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Cyberattacks on Healthcare Organizations

Monday, May 15, 2017  
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Cyberattacks on Healthcare Organizations

  • Published on May 13, 2017

Donna Vanderpool, MBA, JD

FollowDonna Vanderpool, MBA, JD

VP, Risk Management at PRMS,

Specialists in Professional Liability Insurance Programs

Useful information from OCR’s Privacy and Security Listservs –

From HHS (5/12/17):

HHS is aware of a significant cyber security issue in the UK and other international locations affecting hospitals and healthcare information systems. We are also aware that there is evidence of this attack occurring inside the United States. We are working with our partners across government and in the private sector to develop a better understanding of the threat and to provide additional information on measures to protect your systems. We advise that you continue to exercise cyber security best practices – particularly with respect to email.

  From Homeland Security (5/13/17):

US-CERT has received multiple reports of WannaCry ransomware infections in several countries around the world. Ransomware is a type of malicious software that infects a computer and restricts users’ access to it until a ransom is paid to unlock it. Individuals and organizations are discouraged from paying the ransom, as this does not guarantee access will be restored.

Ransomware spreads easily when it encounters unpatched or outdated software. The WannaCry ransomware may be exploiting a vulnerability in Server Message Block 1.0 (SMBv1). For information on how to mitigate this vulnerability, review the US-CERT article on Microsoft SMBv1 Vulnerability and the Microsoft Security Bulletin MS17-010. Users and administrators are encouraged to review the US-CERT Alert TA16-091A to learn how to best protect against ransomware. Please report any ransomware incidents to the Internet Crime Complaint Center (IC3).

  More from HHS (5/13/17):

How can I help protect myself from email-based ransomware attacks?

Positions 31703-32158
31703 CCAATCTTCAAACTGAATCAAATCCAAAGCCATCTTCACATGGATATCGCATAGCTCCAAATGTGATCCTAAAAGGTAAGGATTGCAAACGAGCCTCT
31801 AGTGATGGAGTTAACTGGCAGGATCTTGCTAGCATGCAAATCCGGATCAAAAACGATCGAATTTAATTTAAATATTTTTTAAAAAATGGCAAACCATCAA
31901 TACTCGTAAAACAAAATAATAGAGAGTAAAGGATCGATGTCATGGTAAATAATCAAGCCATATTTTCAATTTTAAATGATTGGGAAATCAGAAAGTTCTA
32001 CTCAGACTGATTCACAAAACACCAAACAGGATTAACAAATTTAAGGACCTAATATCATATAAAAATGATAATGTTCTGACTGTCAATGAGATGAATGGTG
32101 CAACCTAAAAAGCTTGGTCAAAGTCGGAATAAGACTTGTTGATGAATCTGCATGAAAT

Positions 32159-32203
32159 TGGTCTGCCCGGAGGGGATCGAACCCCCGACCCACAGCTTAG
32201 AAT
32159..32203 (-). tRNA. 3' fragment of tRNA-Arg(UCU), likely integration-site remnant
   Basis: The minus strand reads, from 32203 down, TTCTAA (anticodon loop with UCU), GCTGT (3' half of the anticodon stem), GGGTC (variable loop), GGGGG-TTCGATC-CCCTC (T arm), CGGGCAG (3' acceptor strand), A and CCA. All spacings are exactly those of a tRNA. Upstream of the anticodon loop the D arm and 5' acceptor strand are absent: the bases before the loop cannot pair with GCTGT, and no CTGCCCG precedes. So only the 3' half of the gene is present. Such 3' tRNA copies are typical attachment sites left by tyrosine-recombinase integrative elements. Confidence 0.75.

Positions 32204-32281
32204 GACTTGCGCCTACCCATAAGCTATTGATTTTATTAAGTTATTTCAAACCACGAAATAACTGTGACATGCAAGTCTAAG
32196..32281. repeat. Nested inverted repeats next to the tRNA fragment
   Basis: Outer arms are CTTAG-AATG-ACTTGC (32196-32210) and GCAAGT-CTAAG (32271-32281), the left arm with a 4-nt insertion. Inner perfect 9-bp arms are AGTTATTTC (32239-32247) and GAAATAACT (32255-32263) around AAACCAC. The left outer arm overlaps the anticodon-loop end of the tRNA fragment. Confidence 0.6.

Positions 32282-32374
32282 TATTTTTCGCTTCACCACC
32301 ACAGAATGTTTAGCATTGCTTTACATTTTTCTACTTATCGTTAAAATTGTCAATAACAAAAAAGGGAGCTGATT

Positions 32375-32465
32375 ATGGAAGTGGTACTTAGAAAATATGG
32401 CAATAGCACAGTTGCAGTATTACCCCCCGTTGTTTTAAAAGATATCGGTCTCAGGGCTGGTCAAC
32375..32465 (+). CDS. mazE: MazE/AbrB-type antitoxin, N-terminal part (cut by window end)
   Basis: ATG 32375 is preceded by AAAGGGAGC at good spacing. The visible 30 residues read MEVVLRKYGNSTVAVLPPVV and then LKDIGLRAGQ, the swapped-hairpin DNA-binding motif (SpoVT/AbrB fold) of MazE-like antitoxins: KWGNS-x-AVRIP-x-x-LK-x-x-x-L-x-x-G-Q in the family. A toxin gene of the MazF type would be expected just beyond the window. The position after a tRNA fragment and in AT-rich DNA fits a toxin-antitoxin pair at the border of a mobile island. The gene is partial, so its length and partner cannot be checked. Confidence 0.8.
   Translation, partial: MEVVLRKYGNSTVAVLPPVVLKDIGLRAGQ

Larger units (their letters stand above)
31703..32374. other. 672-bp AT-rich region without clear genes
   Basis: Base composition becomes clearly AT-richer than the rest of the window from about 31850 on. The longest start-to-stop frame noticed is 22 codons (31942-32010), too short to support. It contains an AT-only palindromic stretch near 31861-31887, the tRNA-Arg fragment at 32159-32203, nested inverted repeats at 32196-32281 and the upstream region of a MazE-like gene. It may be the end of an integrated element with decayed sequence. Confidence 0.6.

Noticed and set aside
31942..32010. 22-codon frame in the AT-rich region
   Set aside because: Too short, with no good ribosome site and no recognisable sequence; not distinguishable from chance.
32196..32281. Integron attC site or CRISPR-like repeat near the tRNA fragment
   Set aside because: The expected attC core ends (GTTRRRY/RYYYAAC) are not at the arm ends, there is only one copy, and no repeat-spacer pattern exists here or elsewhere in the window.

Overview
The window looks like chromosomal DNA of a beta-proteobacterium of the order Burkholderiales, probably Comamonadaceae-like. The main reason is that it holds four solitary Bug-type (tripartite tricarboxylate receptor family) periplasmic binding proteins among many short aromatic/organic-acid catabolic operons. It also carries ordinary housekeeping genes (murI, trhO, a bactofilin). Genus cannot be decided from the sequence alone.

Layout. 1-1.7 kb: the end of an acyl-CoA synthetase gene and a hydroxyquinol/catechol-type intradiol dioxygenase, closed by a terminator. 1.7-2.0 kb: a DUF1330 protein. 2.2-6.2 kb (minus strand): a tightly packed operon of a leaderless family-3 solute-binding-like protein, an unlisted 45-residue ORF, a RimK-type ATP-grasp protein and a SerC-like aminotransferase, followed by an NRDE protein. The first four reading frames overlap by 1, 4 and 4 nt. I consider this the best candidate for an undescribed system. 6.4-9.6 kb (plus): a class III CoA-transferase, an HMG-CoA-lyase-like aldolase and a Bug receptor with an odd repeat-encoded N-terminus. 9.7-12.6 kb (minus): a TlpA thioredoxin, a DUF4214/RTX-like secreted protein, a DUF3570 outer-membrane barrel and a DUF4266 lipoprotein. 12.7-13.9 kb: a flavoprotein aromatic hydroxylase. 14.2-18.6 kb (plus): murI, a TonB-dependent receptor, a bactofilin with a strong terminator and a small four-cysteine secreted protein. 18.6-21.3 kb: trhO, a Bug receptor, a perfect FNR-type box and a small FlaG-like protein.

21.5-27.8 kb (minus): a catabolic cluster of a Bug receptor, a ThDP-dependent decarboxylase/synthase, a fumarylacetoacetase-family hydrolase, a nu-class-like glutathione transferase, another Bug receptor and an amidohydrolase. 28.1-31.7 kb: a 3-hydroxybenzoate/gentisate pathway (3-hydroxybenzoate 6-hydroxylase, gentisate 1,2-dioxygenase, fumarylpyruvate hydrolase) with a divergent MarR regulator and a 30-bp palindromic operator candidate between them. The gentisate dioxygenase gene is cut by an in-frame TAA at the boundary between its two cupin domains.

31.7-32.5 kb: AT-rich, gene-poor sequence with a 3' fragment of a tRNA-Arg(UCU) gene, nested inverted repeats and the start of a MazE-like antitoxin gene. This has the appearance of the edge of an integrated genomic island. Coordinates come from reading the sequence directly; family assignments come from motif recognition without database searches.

Ransomware can be delivered via email by attachments or links within the email. Attachments in emails can include documents, zip files, and executable applications. Malicious links in emails can link directly to a malicious website the attacker uses to place malware on a system. To help protect yourself, be aware of the following:

  • Only open up emails from people you know and that you are expecting. The attacker can impersonate the sender, or the computer belonging to someone you know may be infected without his or her knowledge.
  • Don’t click on links in emails if you weren’t expecting them – the attacker could camouflage a malicious link to make it look like it is for your bank, for example.
  • Keep your computer and antivirus up to date – this adds another layer of defense that could stop the malware.

How can I help protect myself from open RDP ransomware attacks?

Recently, attackers have been scanning the Internet for Remote Desktop Protocol (RDP) servers open to the Internet. Once connected, an attacker can try to guess passwords for users on the system, or look for backdoors giving them access. Once in, it is just like they are logged onto the system from a monitor and keyboard. To help protect yourself, be aware of the following:

  • If you do not need RDP, disable the service on the computer. There are several ways of doing this based on which version of Microsoft Windows you are using.
  • If RDP is needed, only allow network access where needed. Block other network connections using Access Control Lists or firewalls, and especially from any address on the Internet.
  • To find which version of Microsoft you are using: https://support.microsoft.com/en-us/help/13443/windows-which-operating-system

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